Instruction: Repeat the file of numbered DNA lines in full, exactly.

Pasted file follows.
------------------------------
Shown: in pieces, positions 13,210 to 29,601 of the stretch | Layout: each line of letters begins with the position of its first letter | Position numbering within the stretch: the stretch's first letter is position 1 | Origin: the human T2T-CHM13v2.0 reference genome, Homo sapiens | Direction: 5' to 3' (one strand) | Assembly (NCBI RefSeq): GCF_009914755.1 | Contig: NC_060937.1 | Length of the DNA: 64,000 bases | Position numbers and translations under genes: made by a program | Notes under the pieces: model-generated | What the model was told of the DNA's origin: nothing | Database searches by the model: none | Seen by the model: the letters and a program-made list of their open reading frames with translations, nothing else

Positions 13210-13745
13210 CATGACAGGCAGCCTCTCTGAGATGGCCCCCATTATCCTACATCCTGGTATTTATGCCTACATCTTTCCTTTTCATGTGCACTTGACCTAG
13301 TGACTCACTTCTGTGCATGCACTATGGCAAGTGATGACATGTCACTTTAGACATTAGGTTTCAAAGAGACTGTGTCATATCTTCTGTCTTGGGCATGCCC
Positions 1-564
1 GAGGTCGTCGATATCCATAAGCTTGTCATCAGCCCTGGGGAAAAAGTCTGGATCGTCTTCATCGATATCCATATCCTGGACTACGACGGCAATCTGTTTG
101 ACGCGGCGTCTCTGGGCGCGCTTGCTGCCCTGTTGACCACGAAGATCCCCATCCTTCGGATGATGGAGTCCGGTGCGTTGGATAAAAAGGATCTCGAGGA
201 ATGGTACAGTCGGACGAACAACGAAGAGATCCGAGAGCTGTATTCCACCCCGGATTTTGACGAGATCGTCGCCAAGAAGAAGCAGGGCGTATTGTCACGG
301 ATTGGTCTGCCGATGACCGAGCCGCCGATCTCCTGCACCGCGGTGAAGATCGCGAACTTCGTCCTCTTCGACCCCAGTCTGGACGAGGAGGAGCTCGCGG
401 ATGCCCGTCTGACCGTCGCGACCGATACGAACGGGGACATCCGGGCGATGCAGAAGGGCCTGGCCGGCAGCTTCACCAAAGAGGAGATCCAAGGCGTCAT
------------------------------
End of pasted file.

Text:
Shown: in pieces, positions 13,210 to 29,601 of the stretch | Layout: each line of letters begins with the position of its first letter | Position numbering within the stretch: the stretch's first letter is position 1 | Origin: the human T2T-CHM13v2.0 reference genome, Homo sapiens | Direction: 5' to 3' (one strand) | Assembly (NCBI RefSeq): GCF_009914755.1 | Contig: NC_060937.1 | Length of the DNA: 64,000 bases | Position numbers and translations under genes: made by a program | Notes under the pieces: model-generated | What the model was told of the DNA's origin: nothing | Database searches by the model: none | Seen by the model: the letters and a program-made list of their open reading frames with translations, nothing else

Positions 13210-13745
13210 CATGACAGGCAGCCTCTCTGAGATGGCCCCCATTATCCTACATCCTGGTATTTATGCCTACATCTTTCCTTTTCATGTGCACTTGACCTAG
13301 TGACTCACTTCTGTGCATGCACTATGGCAAGTGATGACATGTCACTTTAGACATTAGGTTTCAAAGAGACTGTGTCATATCTTCTGTCTTGGGCATGCCC
Positions 1-564
1 GAGGTCGTCGATATCCATAAGCTTGTCATCAGCCCTGGGGAAAAAGTCTGGATCGTCTTCATCGATATCCATATCCTGGACTACGACGGCAATCTGTTTG
101 ACGCGGCGTCTCTGGGCGCGCTTGCTGCCCTGTTGACCACGAAGATCCCCATCCTTCGGATGATGGAGTCCGGTGCGTTGGATAAAAAGGATCTCGAGGA
201 ATGGTACAGTCGGACGAACAACGAAGAGATCCGAGAGCTGTATTCCACCCCGGATTTTGACGAGATCGTCGCCAAGAAGAAGCAGGGCGTATTGTCACGG
301 ATTGGTCTGCCGATGACCGAGCCGCCGATCTCCTGCACCGCGGTGAAGATCGCGAACTTCGTCCTCTTCGACCCCAGTCTGGACGAGGAGGAGCTCGCGG
401 ATGCCCGTCTGACCGTCGCGACCGATACGAACGGGGACATCCGGGCGATGCAGAAGGGCCTGGCCGGCAGCTTCACCAAAGAGGAGATCCAAGGCGTCAT